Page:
R. Harold Burton Foundation

Scientific Computing and Imaging (SCI) Institute, Guido Gerig

Interim Report, October 2013


Narrative Report

Introduction

Many mental illnesses are thought to have their origins in early stages of development, encouraging increased research effort related to early neurodevelopment. Both structural and diffusion tensor magnetic resonance imaging (MRI) provide a noninvasive view of the brain in vivo and are well suited for pediatric studies as they enable safe longitudinal scans of children. Longitudinal neuroimaging studies thus provide a unique opportunity for understanding brain maturation by taking repeated scans over a time course within individuals.

Student orientation

At the beginning of his one year project, the student learned how the imaging team led by Dr. Gerig within the Scientific and Computing Institute operates, and gained many technical skills and knowledge related to computer sciences and image processing in general. More specifically, he learnt the use of open-source software libraries and programming environments being used in medical image analysis, applied such skills to process adult and pediatric brain MRIs. The student is now specifically involved in an Infant Brain Imaging Study, as part of an NIH-funded Autism Center of Excellence.

Pilot project

Using healthy control subjects from a longitudinal autism study, the student focused on a pilot sub-project on Down Syndrome (DS), the most common genetic cause of intellectual disability, with an incidence of 1 in 800 live births. DS remains the most common genetic defect associated with intellectual and developmental disability and contributes to about 30% of all moderate-to-severe cases. In recent years, there has been an increase in the number of children with Down syndrome who are also being diagnosed as having autism or autistic spectrum disorder. While life expectancy has significantly improved for individuals with DS, parallel progress has been very limited in understanding the basic underlying neuropathophysiology. All subjects were recruited and scanned at 6 months with follow-up assessment and scans at 12 and 24 months (Figure 1). The goal of the pilot study was to demonstrate feasibility and investigate early differences in brain development in a DS population.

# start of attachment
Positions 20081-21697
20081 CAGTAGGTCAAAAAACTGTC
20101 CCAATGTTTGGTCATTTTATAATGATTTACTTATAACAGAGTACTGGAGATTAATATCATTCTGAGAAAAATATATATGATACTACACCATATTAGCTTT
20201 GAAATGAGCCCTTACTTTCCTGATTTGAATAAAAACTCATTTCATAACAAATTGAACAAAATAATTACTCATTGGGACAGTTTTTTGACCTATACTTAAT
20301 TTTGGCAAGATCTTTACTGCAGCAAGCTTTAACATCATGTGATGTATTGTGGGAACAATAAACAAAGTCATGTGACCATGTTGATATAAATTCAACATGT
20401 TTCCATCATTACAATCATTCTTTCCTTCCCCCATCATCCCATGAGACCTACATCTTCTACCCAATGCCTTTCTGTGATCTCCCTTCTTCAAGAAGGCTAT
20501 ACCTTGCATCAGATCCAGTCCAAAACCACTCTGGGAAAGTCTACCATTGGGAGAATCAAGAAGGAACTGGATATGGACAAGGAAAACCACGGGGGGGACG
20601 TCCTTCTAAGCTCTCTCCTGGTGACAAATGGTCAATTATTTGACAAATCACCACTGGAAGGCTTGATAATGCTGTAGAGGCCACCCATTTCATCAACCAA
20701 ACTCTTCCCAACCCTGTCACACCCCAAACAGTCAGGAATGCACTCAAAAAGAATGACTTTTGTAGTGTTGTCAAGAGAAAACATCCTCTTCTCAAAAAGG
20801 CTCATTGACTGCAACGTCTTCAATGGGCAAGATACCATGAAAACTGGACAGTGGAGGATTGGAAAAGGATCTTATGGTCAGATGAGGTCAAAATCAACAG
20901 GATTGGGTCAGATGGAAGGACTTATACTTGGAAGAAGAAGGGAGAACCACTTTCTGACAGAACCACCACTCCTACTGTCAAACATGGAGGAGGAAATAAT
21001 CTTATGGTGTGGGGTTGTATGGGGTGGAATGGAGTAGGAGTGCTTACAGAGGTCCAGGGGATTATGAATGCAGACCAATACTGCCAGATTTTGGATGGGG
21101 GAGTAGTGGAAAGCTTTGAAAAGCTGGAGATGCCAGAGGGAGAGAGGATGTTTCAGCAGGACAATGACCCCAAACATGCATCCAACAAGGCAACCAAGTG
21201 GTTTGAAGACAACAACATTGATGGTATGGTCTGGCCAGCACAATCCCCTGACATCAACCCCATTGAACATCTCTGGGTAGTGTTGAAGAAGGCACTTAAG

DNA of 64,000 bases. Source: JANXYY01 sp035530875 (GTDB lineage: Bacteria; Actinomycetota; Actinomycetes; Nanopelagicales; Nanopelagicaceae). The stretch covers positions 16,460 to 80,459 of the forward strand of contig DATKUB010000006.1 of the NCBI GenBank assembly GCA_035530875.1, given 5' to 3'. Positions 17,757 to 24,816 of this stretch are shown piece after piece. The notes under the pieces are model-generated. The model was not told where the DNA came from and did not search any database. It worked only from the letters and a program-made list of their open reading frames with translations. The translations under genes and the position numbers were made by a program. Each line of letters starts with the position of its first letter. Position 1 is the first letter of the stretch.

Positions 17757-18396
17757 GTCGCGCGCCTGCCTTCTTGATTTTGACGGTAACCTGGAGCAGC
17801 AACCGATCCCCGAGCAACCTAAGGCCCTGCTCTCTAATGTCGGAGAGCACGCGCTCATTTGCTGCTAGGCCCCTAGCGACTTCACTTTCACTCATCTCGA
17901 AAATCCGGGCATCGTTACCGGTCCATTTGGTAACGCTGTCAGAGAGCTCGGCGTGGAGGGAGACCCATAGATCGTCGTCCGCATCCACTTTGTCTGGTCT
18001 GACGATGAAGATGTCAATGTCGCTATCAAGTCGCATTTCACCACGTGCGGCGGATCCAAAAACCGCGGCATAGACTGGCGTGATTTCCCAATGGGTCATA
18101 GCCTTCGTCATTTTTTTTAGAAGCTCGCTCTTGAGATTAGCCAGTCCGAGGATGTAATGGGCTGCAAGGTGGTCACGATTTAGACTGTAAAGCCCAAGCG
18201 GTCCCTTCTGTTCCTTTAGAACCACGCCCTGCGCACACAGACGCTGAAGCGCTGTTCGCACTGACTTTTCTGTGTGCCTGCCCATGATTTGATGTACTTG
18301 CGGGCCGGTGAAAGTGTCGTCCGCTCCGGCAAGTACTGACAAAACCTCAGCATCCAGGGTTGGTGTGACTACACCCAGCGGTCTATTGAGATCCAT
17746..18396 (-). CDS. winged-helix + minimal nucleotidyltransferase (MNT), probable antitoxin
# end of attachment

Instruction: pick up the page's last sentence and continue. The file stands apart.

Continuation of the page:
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Figure 1: T1-weighted (top) and T2-weighted (bottom) MRI images at 6 (left), 12 (middle) and 24 (right) months of age. Figure 2: Left: Tissue segmentation (white matter (red); gray matter (green) and CSF (blue)). Right: lobar parcellation


As can be seen in Figure 2, the student segmented brain tissues (identifying white matter from gray matter) and defined brain lobes (anatomical classifications being related to different brain functions) for all subjects via automated software. Taking full advantage of longitudinal information in a newly state-of-the-art methodology, the student used results of later time-points as priors (or initializations) for successful and more accurate processing of earlier brain scans. Group analysis was then performed between 5 subjects with Down Syndrome and 13 Healthy Controls (HC). Figure 3 displays development of average white and gray matter volumes over time for both groups, where significant differences can be found. Infants with DS appear to show smaller tissue volumes as early as 6 months of age than healthy controls, particularly in gray matter. By normalizing with total brain volumes (sum of white and gray matter), we found that brains are not simply scaled down but present distinct patterns among lobes and tissues (Figure 4). These early brain differences mirror findings observed in an older sample of 8-35 year olds and suggest that brain growth trajectories differ from normative development and may be evident from infancy.

Conclusions

This small pilot study helped define the nature and characteristics of very early brain development in Down Syndrome in comparison to healthy controls using multimodal magnetic resonance imaging methods. Future work will include image analysis and processing of brain MRI images from infants participating directly in the autism neuroimaging study. This study of very early brain development in autism indeed has the potential to provide important clues relevant to early detection of autism and discovering the early changes in the brain for young children with autism.

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Figure 3: Average white matter (left) and grey matter (right) volumes over time for Down Syndrome (DS (red)) and Healthy Controls (HC (blue)) groups.
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Figure 4: Volume differences observed in infants with DS compared to healthy controls, after brain normalization.

Left: P-value maps between controls and Down's subjects (please note the very small number of infant DS subjects: 3 at 6months, 4 at 12months, and 2 at 24months, versus 13 controls in all age groups).

Right: Percentage volume differences between DS and controls for brain volumes normalized by total brain volume (TBV), illustrating relative differences of brain growth per lobe, tissue category and across time. Blue indicates DS<controls, and orange DS>Controls in TBV-normalized scans.